Before diving into the positives and negatives of the new Job Support Scheme I want to recap on what it is.
The new Job Support Scheme was announced by the government in September, and it'is designed to top up the wages of employees unable to work full-time because of coronavirus restrictions over the winter. Employers using the Job Support Scheme will also be able to claim the Job Retention Bonus if they meet the eligibility criteria.
Businesses will continue to pay their employees for time worked, but the burden of hours not worked will be split between the employer, the Government (through wage support) and the employee (through a wage reduction), and the employee will keep their job.
The scheme was originally set to open on 1 November 2020 and run for 6 months, until April 2021. However, the start of a second England-wide lockdown has prompted the Government to extend the original furlough scheme until December – pushing back the start date for the Job Support Scheme.
This scheme is designed to protect jobs where businesses are facing lower demand over the winter months due to coronavirus. 9.6 million employees are still on furlough leave across the UK, with the scheme still supporting 1.2 million businesses. This new scheme could help mitigate the impact of the end of Coronavirus Job Retention Scheme ending on 31st October.
Employers can receive up to £697.92 per month wage top up of eligible employees unable to work full-time because of coronavirus restrictions over the winter.
An unexpected silver lining to the scheme is that employers using the Job Support Scheme will also be able to claim the Job Retention Bonus if they meet the eligibility criteria. This is a one-off payment of £1,000 to employers who have availed of the CJRS for each furloughed employee who remains continuously employed until 31 January 2021.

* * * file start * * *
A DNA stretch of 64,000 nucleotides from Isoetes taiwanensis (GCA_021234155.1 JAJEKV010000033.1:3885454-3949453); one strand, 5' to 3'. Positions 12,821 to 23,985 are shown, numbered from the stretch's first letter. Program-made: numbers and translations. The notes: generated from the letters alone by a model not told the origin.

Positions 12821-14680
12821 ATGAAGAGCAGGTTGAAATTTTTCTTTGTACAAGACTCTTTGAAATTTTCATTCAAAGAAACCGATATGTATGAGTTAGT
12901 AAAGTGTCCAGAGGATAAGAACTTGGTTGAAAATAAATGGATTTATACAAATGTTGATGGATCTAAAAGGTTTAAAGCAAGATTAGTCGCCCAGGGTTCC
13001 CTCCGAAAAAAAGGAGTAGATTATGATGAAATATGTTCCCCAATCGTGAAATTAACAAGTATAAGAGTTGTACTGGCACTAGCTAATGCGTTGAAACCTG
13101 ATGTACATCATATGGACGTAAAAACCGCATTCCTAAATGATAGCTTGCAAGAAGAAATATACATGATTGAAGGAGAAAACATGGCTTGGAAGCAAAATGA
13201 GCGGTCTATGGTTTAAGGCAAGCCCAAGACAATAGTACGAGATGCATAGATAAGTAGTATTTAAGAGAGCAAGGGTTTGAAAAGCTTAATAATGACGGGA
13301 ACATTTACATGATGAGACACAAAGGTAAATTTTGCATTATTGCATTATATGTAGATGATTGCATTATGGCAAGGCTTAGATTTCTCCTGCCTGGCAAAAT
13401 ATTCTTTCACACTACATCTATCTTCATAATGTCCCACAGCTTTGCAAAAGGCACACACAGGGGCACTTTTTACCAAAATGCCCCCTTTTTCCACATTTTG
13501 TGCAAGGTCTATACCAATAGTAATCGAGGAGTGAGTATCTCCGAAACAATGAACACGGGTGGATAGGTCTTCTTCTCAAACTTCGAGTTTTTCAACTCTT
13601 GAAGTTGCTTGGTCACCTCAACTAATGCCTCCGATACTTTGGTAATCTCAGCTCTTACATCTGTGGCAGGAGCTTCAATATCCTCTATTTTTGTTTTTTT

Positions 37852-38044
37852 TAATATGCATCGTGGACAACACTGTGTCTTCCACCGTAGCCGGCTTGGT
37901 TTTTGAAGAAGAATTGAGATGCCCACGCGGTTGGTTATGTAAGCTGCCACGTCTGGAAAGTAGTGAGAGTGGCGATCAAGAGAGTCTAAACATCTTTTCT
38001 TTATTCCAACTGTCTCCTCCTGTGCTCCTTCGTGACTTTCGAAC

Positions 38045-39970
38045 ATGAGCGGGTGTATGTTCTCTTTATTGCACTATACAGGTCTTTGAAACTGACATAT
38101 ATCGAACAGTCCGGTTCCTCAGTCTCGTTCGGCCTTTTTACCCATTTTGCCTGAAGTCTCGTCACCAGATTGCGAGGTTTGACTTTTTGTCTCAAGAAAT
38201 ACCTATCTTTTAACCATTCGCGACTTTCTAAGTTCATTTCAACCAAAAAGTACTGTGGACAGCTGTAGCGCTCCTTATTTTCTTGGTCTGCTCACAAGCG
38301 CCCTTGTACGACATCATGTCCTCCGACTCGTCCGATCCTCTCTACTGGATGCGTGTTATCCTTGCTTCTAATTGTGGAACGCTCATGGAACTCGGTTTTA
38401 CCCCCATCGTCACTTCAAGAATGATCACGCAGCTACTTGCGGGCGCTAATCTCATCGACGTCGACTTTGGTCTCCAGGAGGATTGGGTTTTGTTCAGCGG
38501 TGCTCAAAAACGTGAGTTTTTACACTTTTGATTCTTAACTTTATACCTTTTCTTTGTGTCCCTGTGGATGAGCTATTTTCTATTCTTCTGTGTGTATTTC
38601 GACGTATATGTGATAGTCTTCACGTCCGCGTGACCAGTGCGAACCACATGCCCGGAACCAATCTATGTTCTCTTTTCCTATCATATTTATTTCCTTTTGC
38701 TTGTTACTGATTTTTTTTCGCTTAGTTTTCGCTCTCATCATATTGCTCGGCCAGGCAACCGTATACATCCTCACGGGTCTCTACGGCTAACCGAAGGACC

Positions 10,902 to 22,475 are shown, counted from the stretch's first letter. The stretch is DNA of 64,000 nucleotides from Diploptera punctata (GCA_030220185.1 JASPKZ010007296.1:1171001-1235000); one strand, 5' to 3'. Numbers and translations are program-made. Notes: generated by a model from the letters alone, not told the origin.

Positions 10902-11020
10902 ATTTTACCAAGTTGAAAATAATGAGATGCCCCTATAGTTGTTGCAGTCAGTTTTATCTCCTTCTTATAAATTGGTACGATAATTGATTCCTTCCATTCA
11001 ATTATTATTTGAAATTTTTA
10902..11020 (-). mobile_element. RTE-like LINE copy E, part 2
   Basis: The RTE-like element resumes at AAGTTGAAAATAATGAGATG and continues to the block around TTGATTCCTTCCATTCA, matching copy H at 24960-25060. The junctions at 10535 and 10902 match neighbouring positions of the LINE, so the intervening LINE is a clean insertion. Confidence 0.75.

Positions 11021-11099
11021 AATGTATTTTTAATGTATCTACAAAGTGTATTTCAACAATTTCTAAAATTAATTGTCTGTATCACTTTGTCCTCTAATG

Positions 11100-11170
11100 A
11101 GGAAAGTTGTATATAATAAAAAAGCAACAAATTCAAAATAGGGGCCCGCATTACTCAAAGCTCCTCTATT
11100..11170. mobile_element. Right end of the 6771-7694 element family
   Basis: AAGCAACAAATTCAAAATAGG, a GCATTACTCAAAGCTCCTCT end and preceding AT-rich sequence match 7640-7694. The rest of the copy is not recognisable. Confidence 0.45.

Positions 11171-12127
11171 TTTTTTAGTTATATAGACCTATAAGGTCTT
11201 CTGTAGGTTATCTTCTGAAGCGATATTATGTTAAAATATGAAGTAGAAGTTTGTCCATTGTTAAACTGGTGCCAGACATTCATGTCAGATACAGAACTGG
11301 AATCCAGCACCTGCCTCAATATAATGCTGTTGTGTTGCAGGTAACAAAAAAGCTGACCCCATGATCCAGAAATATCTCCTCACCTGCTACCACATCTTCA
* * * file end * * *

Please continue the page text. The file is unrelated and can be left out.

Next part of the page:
It’s far less generous than the current Job Retention Scheme - The Government contribution will be capped at £697.92 a month compared to the initial £2,500 plus associated Employers’ National Insurance and pension contribution under the Job Retention Scheme placing a greater responsibility on the employer to fund employment costs. In fact, under the scheme the government never pays more than 22% of the employees' overall salary.
The employer ends up paying more in wages than the hours they get in return - The percentage cost to the employer far outweighs the percentage of productive hours provided by that employee to the business and a stark reality is that it costs more than 50% more to employ several people working 40% of the time compared to fewer people working full time.
Employees cannot be made redundant or put on notice of redundancy during the period within which their employer is claiming the grant for that employee. Therefore, employers face the dilemma now of assessing demand for the forthcoming months for their business and making decisions about the number of employees required.
Job Support Scheme payments will be made monthly in arrears commencing in December, reimbursing the employer for the government’s contribution. The grant will not cover employer NICs or pension contributions, but these contributions will remain payable by the employer. This means that the overall cost of employment for employers is higher than simply their contribution to employee salaries.
Sadly, it does not appear that the Job Support Scheme will avoid a rise of redundancies over the coming months as employers seek to manage their cashflows to survive the winter months. Join our latest webinar to find out more about the New Job Support Scheme and whether it’s right for your organisation.
In this webinar, we look at what you need to know about the new Job Support Scheme, including which employees are eligible, the level of government funding, and how the scheme is actioned through payroll. We will also explore the rise in redundancies and the new changes regarding statutory redundancy and notice pay for furloughed employees.
What you'll learn: